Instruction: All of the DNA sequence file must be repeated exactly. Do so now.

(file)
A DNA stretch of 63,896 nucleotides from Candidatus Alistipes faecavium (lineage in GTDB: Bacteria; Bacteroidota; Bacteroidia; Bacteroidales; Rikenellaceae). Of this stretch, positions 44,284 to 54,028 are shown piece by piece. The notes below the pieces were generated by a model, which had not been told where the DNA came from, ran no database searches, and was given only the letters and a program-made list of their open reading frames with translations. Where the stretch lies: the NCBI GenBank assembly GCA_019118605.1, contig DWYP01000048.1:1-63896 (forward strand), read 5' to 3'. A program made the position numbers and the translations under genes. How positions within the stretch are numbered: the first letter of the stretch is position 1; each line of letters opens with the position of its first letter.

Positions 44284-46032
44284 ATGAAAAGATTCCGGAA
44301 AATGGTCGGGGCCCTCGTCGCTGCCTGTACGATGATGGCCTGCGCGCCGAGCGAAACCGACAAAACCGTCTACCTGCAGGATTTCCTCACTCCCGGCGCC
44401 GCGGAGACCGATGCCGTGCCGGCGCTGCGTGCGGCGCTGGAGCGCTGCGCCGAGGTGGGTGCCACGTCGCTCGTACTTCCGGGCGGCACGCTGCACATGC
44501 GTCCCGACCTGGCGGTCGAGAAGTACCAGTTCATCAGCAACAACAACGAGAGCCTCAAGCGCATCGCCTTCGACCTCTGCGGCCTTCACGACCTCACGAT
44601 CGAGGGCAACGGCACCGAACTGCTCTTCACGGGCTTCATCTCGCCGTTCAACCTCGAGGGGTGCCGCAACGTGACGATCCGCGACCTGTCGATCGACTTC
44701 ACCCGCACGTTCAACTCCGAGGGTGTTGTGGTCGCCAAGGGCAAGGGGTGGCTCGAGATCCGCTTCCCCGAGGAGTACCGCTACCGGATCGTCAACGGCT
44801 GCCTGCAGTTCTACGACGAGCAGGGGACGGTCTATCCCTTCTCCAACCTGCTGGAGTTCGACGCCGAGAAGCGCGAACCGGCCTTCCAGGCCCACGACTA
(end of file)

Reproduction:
A DNA stretch of 63,896 nucleotides from Candidatus Alistipes faecavium (lineage in GTDB: Bacteria; Bacteroidota; Bacteroidia; Bacteroidales; Rikenellaceae). Of this stretch, positions 44,284 to 54,028 are shown piece by piece. The notes below the pieces were generated by a model, which had not been told where the DNA came from, ran no database searches, and was given only the letters and a program-made list of their open reading frames with translations. Where the stretch lies: the NCBI GenBank assembly GCA_019118605.1, contig DWYP01000048.1:1-63896 (forward strand), read 5' to 3'. A program made the position numbers and the translations under genes. How positions within the stretch are numbered: the first letter of the stretch is position 1; each line of letters opens with the position of its first letter.

Positions 44284-46032
44284 ATGAAAAGATTCCGGAA
44301 AATGGTCGGGGCCCTCGTCGCTGCCTGTACGATGATGGCCTGCGCGCCGAGCGAAACCGACAAAACCGTCTACCTGCAGGATTTCCTCACTCCCGGCGCC
44401 GCGGAGACCGATGCCGTGCCGGCGCTGCGTGCGGCGCTGGAGCGCTGCGCCGAGGTGGGTGCCACGTCGCTCGTACTTCCGGGCGGCACGCTGCACATGC
44501 GTCCCGACCTGGCGGTCGAGAAGTACCAGTTCATCAGCAACAACAACGAGAGCCTCAAGCGCATCGCCTTCGACCTCTGCGGCCTTCACGACCTCACGAT
44601 CGAGGGCAACGGCACCGAACTGCTCTTCACGGGCTTCATCTCGCCGTTCAACCTCGAGGGGTGCCGCAACGTGACGATCCGCGACCTGTCGATCGACTTC
44701 ACCCGCACGTTCAACTCCGAGGGTGTTGTGGTCGCCAAGGGCAAGGGGTGGCTCGAGATCCGCTTCCCCGAGGAGTACCGCTACCGGATCGTCAACGGCT
44801 GCCTGCAGTTCTACGACGAGCAGGGGACGGTCTATCCCTTCTCCAACCTGCTGGAGTTCGACGCCGAGAAGCGCGAACCGGCCTTCCAGGCCCACGACTA